Here, once again it is important to realize that furries are not people that will base their identity on the furry they create. But they will be able to enjoy what this new persona they have created brings into their lives.

In some ways when a person becomes a furry, it is something that will bring them the opportunity to deal with how shy they are. When they wear their suits, they can feel like it is possible to deal with their shyness and their sense of being antisocial better than they would in real life.

What are the countries that have the most participants in the furry community?

The country that has the biggest furry community is the United States, which has 34,9% of the entire furry community in its territory. They are followed by Canada, with 16,5%, and China, with 11,1%. 

The fourth-biggest country in furry community is the United Kingdom, with 9,1% of the community, followed by Germany, with 8,2%, and Finland with 4,5%. After those countries, come Australia, France, and The Netherlands, each with 1,3%, and finally Portugal, with 1,1% of the furry community in its territory.

Should I be worried if my child is a furry?

Research has shown that there is no need for you to worry for your child if they are furries, as there would be if they were part of any other Fandom. What happens in that environment is that the participants will have discussion groups and events that focus on what they are passionate about.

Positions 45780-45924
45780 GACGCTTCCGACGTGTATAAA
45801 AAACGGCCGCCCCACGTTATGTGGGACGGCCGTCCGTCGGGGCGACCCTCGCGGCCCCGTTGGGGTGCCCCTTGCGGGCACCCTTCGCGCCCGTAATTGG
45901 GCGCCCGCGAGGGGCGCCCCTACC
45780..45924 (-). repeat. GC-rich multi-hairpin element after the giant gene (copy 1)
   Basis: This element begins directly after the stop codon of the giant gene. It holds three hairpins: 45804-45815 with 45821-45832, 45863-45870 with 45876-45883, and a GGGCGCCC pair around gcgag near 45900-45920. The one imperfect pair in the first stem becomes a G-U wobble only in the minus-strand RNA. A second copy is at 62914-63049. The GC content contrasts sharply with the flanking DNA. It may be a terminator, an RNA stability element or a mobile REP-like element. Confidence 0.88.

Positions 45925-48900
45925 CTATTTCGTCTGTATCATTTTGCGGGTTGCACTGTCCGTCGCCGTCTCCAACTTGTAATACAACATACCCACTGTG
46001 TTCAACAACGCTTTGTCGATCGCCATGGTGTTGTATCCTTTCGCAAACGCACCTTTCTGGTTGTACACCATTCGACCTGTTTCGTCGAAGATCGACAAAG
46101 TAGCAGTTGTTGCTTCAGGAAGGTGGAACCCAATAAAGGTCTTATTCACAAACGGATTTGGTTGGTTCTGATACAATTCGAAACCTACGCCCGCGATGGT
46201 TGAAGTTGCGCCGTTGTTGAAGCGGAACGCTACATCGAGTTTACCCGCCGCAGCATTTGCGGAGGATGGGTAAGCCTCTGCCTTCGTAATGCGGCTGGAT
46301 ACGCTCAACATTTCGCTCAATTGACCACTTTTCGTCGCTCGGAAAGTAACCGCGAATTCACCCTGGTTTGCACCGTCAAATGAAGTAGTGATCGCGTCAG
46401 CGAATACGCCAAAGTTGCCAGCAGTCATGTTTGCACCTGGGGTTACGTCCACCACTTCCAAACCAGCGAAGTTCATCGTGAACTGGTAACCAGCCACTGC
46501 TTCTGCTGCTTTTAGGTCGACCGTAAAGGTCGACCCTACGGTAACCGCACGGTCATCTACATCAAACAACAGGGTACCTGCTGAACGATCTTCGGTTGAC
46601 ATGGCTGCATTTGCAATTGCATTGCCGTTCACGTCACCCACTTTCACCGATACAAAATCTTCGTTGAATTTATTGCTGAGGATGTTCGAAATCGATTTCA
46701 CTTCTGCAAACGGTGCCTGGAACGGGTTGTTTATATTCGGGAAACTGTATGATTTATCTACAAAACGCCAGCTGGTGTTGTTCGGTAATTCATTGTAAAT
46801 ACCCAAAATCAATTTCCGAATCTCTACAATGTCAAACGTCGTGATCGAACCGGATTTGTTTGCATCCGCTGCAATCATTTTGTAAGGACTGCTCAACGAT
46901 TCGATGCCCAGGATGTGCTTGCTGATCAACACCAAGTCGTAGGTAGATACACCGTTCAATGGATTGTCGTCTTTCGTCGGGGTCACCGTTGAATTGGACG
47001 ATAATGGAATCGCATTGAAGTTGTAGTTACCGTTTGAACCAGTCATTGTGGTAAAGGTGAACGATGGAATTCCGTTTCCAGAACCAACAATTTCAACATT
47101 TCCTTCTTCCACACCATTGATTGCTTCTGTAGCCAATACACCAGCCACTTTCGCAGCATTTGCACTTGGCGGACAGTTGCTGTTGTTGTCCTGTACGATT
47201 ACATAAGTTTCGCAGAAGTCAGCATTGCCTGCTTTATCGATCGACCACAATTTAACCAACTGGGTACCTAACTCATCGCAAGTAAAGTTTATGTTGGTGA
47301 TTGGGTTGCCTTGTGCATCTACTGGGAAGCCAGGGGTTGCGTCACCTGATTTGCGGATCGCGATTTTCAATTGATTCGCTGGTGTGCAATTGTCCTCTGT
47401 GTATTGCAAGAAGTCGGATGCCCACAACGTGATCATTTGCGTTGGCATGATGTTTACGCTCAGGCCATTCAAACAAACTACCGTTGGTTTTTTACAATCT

As seen before, there may even be some benefits to being a furry, since they are often a quite welcoming community, that is open to having people that will have their fursuit, but also people that are interested in this line of discussion, and that want to participate in their events and meetings.

With that said, it is important to highlight that the first contact your child will have with this community will most likely be online. And because of that, you should make sure that they are only participating in safe websites so they don’t put themselves in danger.

Do all furries have fursuits?

No, research within the furry community has shown that only about 25% of the furry community has, and wears a fursuit. Showing once again how the community is extremely open to everyone that has an interest in similar things as they do. 

But they don’t necessarily need to have the complete attire to participate in the online community, and even at the conventions, or furmeet. Everyone is welcome and is free to have a great time in those environments.

Conclusion 

This article explained if being a part of the furry community is a sign of depression, and discussed the relationship between the two. Aside from that, the article explained that in some ways being a furry helps people cope with depression. It also showed what it means to be a furry.

If you have any questions or comments about this article, feel free to write them in the section below.

References

https://www.cbc.ca/amp/1.3885048

Simpson, M. (2018). Risk and protective factors for SADness in the furry community: An exploration of suicide, anxiety, and depression within the furry community (Thesis, Master of Social Sciences (MSocSc)). The University of Waikato, Hamilton, New Zealand. Retrieved from https://hdl.handle.net/10289/12093